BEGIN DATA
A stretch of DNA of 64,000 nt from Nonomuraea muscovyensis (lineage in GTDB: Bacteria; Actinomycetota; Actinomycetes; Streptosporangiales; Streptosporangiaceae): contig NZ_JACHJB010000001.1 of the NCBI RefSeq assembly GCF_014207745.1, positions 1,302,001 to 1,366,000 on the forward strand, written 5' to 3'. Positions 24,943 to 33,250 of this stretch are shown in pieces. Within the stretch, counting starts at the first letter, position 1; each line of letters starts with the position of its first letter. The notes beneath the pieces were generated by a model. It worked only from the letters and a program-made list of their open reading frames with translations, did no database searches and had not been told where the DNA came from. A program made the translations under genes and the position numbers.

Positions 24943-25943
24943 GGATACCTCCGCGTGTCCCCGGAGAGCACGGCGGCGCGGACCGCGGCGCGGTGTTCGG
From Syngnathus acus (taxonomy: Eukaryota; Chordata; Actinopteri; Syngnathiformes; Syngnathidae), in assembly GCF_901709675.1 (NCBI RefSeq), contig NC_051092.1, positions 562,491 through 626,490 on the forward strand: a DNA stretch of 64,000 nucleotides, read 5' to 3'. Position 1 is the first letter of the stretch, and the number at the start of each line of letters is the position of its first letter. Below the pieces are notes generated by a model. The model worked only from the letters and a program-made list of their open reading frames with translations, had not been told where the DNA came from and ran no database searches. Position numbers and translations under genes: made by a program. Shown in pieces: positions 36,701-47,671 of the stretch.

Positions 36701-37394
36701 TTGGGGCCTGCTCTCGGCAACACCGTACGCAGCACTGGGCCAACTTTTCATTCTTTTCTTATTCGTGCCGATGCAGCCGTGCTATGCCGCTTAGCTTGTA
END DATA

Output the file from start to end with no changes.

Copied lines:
A stretch of DNA of 64,000 nt from Nonomuraea muscovyensis (lineage in GTDB: Bacteria; Actinomycetota; Actinomycetes; Streptosporangiales; Streptosporangiaceae): contig NZ_JACHJB010000001.1 of the NCBI RefSeq assembly GCF_014207745.1, positions 1,302,001 to 1,366,000 on the forward strand, written 5' to 3'. Positions 24,943 to 33,250 of this stretch are shown in pieces. Within the stretch, counting starts at the first letter, position 1; each line of letters starts with the position of its first letter. The notes beneath the pieces were generated by a model. It worked only from the letters and a program-made list of their open reading frames with translations, did no database searches and had not been told where the DNA came from. A program made the translations under genes and the position numbers.

Positions 24943-25943
24943 GGATACCTCCGCGTGTCCCCGGAGAGCACGGCGGCGCGGACCGCGGCGCGGTGTTCGG
From Syngnathus acus (taxonomy: Eukaryota; Chordata; Actinopteri; Syngnathiformes; Syngnathidae), in assembly GCF_901709675.1 (NCBI RefSeq), contig NC_051092.1, positions 562,491 through 626,490 on the forward strand: a DNA stretch of 64,000 nucleotides, read 5' to 3'. Position 1 is the first letter of the stretch, and the number at the start of each line of letters is the position of its first letter. Below the pieces are notes generated by a model. The model worked only from the letters and a program-made list of their open reading frames with translations, had not been told where the DNA came from and ran no database searches. Position numbers and translations under genes: made by a program. Shown in pieces: positions 36,701-47,671 of the stretch.

Positions 36701-37394
36701 TTGGGGCCTGCTCTCGGCAACACCGTACGCAGCACTGGGCCAACTTTTCATTCTTTTCTTATTCGTGCCGATGCAGCCGTGCTATGCCGCTTAGCTTGTA